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Biology and Behavior of the South American Moth, Cyanotricha necyria (Felder and Rogenhofer) (Lepidoptera: Notodontidae), a Potential Biocontrol Agent in Hawaii of the Forest Weed, Passiflora mollissima (HBK) Bailey

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Title: Biology and Behavior of the South American Moth, Cyanotricha necyria (Felder and Rogenhofer) (Lepidoptera: Notodontidae), a Potential Biocontrol Agent in Hawaii of the Forest Weed, Passiflora mollissima (HBK) Bailey
Authors: Markin, George P.
Nagata, Roddy F.
Taniguchi, Glenn
Issue Date: 1989
Publisher: Hawaiian Entomological Society
Citation: Markin GP, Nagata RF, Taniguchi G. 1989. Biology and behavior of the South American moth, Cyanotricha necyria (Felder and Rogenhofer) (Lepidoptera: Notodontidae), a potential biocontrol agent in Hawaii of the forest weed, Passiflora mollissima (HBK) Bailey. Proc Hawaiian Entomol Soc 29:115-123.
Abstract: The life cycle of the moth Cyanotricha necyria was studied at ambient outdoor temperatures in a quarantine facility at 1.140 m (3,800 ft.) on the island of Hawaii lo determine if the insert would be a suitable biological control agent for the forest weed Passiflora mollissima. This moth deposits eggs in clusters on the underside of 2- to 4-week-old leaves; first-instar larvae feed gregariously al the leaf margin, but second instars disperse and become solitary. The larvae pass through four instars before pupation. The cocoon is a thin, semi-transparent net-like structure and is spun in a crevice or enclosed in a folded leaf. At ambient outdoor temperatures, total development from egg to adult required 90 days in summer and 120 days in winter. Mating occurred between 5 and 10 days after females emerged, and maximum egg production was achieved between 10 and 25 days. Females lived an average of 32 days with a few surviving and laying eggs, for up to 45 days. Egg production in breeding colonies in the laboratory averaged 3.7 eggs per female per day with an average female laying a total of 67 eggs. However, in both laboratory and field collected eggs, fertility averaged between 45 and 55%. Among field-collected larvae and pupae, 10 to 100% were parasitized by three species of Hymenoptera.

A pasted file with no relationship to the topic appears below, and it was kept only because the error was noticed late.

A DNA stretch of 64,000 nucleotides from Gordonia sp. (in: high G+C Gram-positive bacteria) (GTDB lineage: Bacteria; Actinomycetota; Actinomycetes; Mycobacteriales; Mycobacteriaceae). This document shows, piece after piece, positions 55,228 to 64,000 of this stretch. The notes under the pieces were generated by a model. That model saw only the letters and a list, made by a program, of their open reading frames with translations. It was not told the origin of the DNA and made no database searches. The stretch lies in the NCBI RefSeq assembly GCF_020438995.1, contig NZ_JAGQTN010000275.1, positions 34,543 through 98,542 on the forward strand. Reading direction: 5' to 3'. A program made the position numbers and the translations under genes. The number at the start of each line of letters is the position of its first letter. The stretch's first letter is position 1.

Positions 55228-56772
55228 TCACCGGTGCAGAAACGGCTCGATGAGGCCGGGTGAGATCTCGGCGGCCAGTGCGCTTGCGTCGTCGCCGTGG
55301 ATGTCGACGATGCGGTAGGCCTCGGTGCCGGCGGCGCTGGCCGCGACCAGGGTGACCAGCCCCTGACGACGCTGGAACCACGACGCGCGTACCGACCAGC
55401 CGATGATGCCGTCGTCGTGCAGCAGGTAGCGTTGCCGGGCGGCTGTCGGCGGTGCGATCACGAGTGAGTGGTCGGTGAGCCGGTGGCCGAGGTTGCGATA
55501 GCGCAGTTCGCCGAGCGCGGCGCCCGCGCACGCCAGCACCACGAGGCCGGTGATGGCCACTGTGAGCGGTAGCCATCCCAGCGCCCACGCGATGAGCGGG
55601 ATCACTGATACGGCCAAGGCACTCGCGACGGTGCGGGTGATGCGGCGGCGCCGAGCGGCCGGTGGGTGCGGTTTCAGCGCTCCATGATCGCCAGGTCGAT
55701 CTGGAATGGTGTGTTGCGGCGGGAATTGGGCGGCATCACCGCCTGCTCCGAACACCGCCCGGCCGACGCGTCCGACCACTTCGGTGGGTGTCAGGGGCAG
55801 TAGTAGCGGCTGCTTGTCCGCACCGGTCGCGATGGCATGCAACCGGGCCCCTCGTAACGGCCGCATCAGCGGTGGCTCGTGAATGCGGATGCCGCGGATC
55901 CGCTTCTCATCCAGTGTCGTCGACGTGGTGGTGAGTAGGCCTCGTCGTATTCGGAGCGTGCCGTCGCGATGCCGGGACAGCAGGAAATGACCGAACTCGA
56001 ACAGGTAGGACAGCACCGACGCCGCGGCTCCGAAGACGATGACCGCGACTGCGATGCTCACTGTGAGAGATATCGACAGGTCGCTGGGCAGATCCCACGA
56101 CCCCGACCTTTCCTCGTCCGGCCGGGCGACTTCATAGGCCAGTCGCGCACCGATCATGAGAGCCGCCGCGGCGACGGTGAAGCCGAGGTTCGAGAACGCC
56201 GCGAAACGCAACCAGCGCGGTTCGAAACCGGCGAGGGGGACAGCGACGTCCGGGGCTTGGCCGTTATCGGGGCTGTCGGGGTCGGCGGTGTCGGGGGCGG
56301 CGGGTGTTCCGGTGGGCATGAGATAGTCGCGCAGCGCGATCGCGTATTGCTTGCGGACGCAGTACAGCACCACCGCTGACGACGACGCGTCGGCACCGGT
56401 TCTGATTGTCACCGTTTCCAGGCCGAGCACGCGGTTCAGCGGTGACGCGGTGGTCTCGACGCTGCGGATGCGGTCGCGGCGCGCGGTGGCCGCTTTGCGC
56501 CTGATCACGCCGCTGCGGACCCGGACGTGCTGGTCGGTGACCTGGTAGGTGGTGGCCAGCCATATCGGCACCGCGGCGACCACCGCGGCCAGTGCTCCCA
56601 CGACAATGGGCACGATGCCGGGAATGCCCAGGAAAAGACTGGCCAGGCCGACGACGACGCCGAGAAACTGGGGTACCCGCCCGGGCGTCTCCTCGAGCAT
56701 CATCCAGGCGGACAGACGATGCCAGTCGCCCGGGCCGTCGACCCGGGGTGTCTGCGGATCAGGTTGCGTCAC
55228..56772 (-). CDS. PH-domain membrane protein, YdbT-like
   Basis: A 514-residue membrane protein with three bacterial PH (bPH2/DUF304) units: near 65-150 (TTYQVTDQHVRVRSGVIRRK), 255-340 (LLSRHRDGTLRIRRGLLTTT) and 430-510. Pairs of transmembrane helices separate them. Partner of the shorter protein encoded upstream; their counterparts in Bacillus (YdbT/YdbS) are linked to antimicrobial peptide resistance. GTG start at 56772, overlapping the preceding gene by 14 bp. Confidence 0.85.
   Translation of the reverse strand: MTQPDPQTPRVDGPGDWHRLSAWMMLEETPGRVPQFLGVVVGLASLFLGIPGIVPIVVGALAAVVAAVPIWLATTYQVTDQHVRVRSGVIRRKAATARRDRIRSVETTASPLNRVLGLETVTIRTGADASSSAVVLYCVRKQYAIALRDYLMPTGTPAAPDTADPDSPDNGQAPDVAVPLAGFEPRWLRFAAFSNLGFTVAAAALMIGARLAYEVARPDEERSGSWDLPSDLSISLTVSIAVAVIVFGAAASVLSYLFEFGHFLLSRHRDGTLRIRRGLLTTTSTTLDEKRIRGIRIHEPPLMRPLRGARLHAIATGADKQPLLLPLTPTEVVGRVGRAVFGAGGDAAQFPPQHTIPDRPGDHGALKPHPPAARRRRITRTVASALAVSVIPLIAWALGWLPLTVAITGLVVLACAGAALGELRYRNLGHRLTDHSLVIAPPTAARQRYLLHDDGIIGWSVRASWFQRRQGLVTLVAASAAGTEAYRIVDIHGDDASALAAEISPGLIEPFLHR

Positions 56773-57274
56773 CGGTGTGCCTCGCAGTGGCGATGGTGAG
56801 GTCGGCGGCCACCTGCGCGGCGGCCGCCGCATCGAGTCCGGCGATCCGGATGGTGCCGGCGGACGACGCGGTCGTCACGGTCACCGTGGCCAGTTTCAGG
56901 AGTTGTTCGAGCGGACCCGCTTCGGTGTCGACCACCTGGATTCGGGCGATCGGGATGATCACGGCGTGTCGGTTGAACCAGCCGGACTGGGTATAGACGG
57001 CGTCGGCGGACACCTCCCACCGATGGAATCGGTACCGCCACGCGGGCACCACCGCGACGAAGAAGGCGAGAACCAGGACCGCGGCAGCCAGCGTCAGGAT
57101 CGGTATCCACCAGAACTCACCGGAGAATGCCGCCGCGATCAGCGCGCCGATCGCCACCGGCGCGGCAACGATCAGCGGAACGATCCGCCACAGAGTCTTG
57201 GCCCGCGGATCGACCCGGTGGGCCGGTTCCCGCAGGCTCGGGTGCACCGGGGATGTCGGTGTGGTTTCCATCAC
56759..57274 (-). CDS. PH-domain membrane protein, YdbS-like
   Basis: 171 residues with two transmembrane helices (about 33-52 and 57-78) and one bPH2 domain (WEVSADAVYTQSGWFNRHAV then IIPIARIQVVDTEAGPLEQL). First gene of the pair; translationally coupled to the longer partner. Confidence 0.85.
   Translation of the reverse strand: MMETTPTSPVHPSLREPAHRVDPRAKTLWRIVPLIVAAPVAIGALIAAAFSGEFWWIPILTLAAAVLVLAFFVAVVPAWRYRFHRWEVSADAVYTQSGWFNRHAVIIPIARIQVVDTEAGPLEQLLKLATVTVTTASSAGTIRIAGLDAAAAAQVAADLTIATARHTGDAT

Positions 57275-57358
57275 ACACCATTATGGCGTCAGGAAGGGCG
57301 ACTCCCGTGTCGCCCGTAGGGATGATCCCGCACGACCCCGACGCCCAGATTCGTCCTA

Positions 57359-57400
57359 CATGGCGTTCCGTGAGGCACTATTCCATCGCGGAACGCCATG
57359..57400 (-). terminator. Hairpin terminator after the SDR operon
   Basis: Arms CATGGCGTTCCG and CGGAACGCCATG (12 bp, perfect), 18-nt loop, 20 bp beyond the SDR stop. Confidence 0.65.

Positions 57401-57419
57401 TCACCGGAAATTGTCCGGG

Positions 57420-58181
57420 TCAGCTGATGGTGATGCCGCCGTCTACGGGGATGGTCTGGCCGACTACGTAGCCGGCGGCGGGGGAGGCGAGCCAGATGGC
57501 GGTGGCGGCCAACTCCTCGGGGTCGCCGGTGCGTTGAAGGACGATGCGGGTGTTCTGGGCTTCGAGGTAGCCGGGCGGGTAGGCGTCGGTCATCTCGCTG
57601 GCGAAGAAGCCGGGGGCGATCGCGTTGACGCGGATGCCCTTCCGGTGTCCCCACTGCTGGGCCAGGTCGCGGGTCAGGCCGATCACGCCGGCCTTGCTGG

Pages/Duration: 10 pages
URI/DOI: http://hdl.handle.net/10125/11247
ISSN: 0073-134X
Appears in Collections:Volume 29 – 1989 : Hawaiian Entomological Society



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